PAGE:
The private office is dead, long live the private office!

As someone who has been a vocal critic of open plan offices over the last several years, while also gleefully taking in the rise of remote work, I'm starting to wonder if it's time to give up the fight.

I find the sister phenomenon of the coworking space illuminating. An intentional open plan community for those fortunate souls privileged enough to look the quiet and privacy of a home office dead in the eye, turn their back, and instead pay a monthly fee for its near opposite.

coworking space

It's almost like the open plan and the home office represent the yin-yang of working environments.

Companies with large distributed workforces often have hot-desking arrangements in their facilities with a pleasing symmetry of a progressive work-from-home policy.

I may be giving up on the idea of employers going back to the days of private offices, and calling the whole discussion moot. Really, what are we more likely to see in the future: more companies building out private offices for their employees, or more companies unleashing their employees upon their own home offices? The answer is so obvious, that I'm not sure it's worth typing.

The private office is dead. Long live the private (home) office!

Humane Offices: The HN List (April 2018)

An Ask HN post hit the front page of Hacker News this month asking people to submit information about companies that specifically do not use open plan offices. I decided to comb through the comments and produce a clean listing of just the company names, with links to their websites, and, where applicable, the specific office location mentioned.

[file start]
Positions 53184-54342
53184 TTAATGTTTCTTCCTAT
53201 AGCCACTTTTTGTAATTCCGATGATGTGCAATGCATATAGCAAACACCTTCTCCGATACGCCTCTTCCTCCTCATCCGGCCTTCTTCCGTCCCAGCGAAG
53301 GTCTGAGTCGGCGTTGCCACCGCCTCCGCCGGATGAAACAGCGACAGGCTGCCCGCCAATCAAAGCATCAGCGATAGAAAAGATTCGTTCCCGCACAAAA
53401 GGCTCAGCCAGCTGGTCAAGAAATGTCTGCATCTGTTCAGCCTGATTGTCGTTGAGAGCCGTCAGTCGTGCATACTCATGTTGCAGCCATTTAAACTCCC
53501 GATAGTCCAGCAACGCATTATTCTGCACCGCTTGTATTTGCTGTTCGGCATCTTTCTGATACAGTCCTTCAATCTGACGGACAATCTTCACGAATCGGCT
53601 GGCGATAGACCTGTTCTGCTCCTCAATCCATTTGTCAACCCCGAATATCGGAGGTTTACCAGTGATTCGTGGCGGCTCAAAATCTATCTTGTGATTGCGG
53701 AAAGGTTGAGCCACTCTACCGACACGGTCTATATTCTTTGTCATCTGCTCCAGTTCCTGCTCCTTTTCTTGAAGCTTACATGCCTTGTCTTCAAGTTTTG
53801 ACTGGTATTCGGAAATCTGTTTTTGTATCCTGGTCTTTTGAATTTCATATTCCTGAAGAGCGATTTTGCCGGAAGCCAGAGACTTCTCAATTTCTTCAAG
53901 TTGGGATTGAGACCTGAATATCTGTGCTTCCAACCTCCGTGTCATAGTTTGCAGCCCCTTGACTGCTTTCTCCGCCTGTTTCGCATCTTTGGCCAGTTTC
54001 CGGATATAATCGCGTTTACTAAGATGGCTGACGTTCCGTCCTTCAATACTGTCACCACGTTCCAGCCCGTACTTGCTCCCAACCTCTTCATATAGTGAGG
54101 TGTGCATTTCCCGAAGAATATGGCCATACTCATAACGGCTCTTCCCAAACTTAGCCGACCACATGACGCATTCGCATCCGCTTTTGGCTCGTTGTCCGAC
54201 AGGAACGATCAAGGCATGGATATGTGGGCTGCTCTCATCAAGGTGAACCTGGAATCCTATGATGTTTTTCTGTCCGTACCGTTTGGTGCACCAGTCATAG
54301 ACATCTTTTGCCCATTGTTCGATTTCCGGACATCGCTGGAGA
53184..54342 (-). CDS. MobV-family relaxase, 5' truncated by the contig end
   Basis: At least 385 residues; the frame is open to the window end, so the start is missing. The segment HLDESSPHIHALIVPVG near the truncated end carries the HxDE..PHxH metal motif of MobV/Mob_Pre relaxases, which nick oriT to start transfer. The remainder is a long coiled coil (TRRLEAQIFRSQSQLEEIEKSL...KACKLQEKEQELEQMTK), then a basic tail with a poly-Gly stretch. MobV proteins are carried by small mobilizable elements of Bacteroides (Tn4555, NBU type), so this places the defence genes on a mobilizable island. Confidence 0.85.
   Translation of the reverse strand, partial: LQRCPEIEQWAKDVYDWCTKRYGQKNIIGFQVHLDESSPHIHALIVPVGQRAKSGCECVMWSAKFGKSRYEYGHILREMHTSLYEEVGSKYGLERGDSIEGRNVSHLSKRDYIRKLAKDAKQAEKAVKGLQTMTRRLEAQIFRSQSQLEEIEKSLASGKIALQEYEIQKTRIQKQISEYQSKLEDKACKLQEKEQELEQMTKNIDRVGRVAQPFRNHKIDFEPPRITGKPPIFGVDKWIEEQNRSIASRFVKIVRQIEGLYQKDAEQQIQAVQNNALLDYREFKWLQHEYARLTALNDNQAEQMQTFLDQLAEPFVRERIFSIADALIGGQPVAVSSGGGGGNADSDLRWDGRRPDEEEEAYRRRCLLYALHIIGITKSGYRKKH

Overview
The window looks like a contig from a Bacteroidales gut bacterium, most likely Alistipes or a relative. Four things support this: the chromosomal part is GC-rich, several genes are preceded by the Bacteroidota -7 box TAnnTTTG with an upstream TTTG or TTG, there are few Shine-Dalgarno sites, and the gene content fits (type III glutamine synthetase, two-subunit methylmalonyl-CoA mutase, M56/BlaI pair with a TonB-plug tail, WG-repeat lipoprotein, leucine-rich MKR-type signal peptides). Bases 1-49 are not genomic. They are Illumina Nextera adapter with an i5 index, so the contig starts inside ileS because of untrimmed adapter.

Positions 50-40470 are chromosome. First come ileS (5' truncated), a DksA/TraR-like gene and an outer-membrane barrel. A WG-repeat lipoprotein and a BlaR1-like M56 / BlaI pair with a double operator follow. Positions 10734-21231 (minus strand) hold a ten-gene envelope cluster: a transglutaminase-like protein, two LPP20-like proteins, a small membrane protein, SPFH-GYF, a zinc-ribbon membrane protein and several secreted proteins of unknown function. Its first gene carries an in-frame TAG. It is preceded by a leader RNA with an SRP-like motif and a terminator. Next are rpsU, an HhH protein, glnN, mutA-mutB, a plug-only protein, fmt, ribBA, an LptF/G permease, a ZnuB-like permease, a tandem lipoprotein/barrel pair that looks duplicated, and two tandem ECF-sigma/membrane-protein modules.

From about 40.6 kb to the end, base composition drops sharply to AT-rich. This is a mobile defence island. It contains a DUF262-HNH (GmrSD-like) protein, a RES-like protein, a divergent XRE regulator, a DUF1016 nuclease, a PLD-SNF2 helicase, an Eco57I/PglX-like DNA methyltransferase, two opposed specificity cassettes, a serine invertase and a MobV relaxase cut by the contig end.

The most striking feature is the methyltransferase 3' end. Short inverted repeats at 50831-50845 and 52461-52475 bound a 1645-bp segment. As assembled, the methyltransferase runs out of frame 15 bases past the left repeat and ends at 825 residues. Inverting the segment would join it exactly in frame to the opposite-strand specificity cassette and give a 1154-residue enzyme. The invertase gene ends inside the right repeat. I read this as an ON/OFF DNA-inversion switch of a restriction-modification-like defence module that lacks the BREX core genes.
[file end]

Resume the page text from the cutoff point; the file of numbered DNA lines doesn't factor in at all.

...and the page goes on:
The Know-not-all Developer

In the Hacker News discussion of a recent post by a programmer who had publicly quit Google, I ran across a comment that I wished I could have sent back in time to the younger, angrier version of myself who was constantly frustrated with the goings-on at his early developer jobs.

People were debating how to win the “political game” that seems to determine one’s success in a larger organization. In discussions like this, I’ve noticed (and participated in) a common cynicism about “politics” amongst developers—that one’s technical merit is chronically underappreciated and that you must scheme your way to the top.

Hacker News comment

It took me years to come to the difficult realization that maybe the people who were placed in positions of authority were there because they had a better grasp of the needs of the business by which we were employed. Maybe they had strived to understand a broader context for their work and how it impacts the profitability of the company.

Are there boneheads in management? Of course! Just like there are at any level of an organization. But I personally found it better for my mental health and career satisfaction to develop some humility about my relationship to the broader organization.

My advice for a younger me would be this: Listen to the folks in your management chain that you have regular exposure to and try to develop a sense for the kinds of problems they tend to think are important, and then focus yourself on those areas. Also, you don’t know everything.

The Professional Buzzkill

I’ve joked occasionally that every software project needs a dedicated “Buzzkill”—someone who balances out the pie-in-the-sky thinking that often hurts these projects.

I do believe that optimism is one of the greatest dangers to most software projects—people being unrealistic about the complexity of things and how long things take to do well. But no project ever gets off the ground without optimism, right? Would any non-technical person ever sponsor a software project if they really took in the full complexity and likelihood of failure that their project (or any project) faces?

Broken toy